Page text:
By Joe Naiman
Village News Reporter 

Supervisors approve Fallbrook parking lot rights agreement


Last updated 2/7/2020 at 2:05am

Village News/Shane Gibson photo

The recent parking lot rights agreement gives Fallbrook Library a permanent parking easement for a minimum of 10 unreserved parking spaces in the larger community parking lot below the library parking lot.

The Fallbrook branch library shares a parking lot with various Downtown Fallbrook businesses, and an exchange of parking lot rights was approved by the San Diego County Board of Supervisors during their Jan. 28 meeting.

The supervisors' 5-0 vote exchanges the county's interest in the Fallbrook Parking Trust for complete ownership of the 14,175 square feet of the parking lot immediately adjacent to the library, a permanent parking easement for a minimum of 10 unreserved parking spaces located anywhere on the trust property, and the right to use the entire trust property for special events conducted by the library.

"It's a win-win for all those involved," Supervisor Jim Desmond said.

The community parking lot consists of three legal parcels and totals 54,427 square feet. The parcel containing the Fallbrook library branch is not part of that community lot but only had 20 spaces so, in 2002, the county acquired a three-ninths interest in the community parking lot consisting of a one-ninths undivided interest and a two-ninths share in the area owned by the Fallbrook Parking Trust. That three-ninths share entitles the county to approximately 18,142 square feet not including the parking spaces in the county-owned parcel.

The library branch is on South Mission Road, but the community parking lot is accessible from Alvarado Street and also provides parking for businesses located on Main Avenue.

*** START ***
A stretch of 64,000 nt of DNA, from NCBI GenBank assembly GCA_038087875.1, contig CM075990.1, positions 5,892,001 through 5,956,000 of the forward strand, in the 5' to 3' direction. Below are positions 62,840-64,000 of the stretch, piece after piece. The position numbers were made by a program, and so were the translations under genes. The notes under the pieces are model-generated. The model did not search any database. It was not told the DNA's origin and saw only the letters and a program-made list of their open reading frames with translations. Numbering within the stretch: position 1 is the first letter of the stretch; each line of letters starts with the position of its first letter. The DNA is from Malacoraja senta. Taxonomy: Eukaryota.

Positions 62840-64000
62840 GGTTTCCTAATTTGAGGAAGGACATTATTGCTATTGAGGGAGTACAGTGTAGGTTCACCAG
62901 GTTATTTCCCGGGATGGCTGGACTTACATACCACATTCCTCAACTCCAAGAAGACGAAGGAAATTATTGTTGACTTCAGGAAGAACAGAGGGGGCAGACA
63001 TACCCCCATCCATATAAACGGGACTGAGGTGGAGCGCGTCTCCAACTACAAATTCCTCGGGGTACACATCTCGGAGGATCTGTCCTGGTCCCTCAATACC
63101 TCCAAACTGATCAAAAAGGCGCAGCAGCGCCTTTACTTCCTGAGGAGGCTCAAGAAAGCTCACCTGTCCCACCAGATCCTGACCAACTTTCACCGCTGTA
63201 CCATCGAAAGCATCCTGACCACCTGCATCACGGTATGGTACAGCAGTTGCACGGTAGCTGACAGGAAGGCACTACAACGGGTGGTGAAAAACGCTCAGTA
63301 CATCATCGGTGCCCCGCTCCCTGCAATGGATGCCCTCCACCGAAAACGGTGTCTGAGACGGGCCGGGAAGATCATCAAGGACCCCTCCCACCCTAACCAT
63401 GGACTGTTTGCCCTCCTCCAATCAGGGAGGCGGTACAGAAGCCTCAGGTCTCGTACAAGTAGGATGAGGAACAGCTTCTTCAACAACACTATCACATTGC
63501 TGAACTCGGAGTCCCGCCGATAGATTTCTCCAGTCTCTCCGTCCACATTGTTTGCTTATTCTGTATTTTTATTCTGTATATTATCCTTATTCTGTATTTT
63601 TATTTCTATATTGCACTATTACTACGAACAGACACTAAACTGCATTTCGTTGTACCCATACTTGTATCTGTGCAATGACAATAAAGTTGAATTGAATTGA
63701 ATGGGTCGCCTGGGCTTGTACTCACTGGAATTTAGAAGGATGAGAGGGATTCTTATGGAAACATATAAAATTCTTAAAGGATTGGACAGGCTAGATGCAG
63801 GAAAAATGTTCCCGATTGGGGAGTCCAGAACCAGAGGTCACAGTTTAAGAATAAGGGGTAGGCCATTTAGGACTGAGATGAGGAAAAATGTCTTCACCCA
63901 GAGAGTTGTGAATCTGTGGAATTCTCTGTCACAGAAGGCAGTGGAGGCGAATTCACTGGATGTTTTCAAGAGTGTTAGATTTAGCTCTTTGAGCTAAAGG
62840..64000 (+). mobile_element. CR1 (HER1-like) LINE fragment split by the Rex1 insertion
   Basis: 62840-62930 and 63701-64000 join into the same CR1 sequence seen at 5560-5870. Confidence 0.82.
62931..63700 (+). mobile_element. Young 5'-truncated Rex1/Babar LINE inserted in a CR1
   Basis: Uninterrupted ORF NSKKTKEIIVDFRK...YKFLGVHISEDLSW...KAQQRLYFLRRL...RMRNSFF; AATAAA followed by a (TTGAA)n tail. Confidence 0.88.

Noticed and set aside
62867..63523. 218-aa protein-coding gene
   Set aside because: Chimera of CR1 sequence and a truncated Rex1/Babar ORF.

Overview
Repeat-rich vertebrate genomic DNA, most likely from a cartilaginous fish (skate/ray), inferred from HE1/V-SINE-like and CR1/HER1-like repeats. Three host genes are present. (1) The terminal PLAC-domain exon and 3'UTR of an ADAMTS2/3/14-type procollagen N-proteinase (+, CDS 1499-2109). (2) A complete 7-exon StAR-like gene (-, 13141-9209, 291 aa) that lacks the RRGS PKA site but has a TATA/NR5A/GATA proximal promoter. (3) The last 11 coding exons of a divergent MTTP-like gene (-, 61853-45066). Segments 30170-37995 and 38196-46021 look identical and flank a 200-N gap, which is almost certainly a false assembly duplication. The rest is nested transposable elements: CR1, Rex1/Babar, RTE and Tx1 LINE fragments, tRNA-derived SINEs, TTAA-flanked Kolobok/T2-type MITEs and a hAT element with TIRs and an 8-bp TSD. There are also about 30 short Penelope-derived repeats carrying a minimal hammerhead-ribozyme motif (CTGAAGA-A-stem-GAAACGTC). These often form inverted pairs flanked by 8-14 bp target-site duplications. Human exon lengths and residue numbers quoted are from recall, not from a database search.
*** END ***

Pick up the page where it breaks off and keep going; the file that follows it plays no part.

Because of the difference in elevation, the library'' parking spaces are in two different sections. The county has 25 spaces on 14,175 feet of the trust area along with the 20 spaces on the county-owned parcel. The county's share for the lower parking lot totals 3,967 square feet and includes 10 parking spaces.

The parking trust expires in 2021, so the exchange in the parking rights allows the remaining seven owners, including two owners who split one share, to extend the trust for the remaining six shares without being burdened by county procedure requirements.

"It's helping the merchants out," Desmond said.

"Overall we're pleased to help Supervisor Desmond with this arrangement between the county and the parking trust," county library director Migell Acosta said. "We just want to be a strong community partner."

Although the county conveyed its partial ownership of the parking lot to the trust, the county gains ownership of the 14,175 square foot area which equates to three-ninths of the trust.

"Now that the transaction is done, the library will end up with the upper parking lot in their ownership," Don McDougal said, who is the trustee for the Parking Lot Trust.

The county will no longer own any interest in the common trust after the transaction is completed but will still be granted an easement for a minimum of 10 unreserved parking spaces located anywhere on the parking trust property.

"The county will have an easement to use the lower area," McDougal said. "That gives them the parking they need for their square footage."

Property owned by the federal or state government, a school district or an Indian reservation is not subject to county land use requirements including minimum parking standards, but land owned by local governments including the county as well as a special district must meet the zoning ordinance specifications including parking standards.

The minimum parking requirement for the library is 52 spaces, and the permanent easement spaces along with the spaces on the land which will be owned by the county will guarantee the county 55 spaces.

"We feel we have adequate parking," Acosta said.

The county may also use the entire parking lot for special events contingent upon advance written notice to the trust.

"When we have really large events, we do have access to the entire parking lot," Acosta said.

"Both sides win," McDougal said.

A county appraiser determined that the value of the 3,967-square-foot area in the lower lot which will be conveyed to the trust is equal to the value of the easement for the 10 spaces, so the transaction itself did not involve any monetary exchange. The county paid $982 for escrow and title insurance costs.

"I'm sure glad we got it done. It was a big project," McDougal said. "We've been working on this well over a year."


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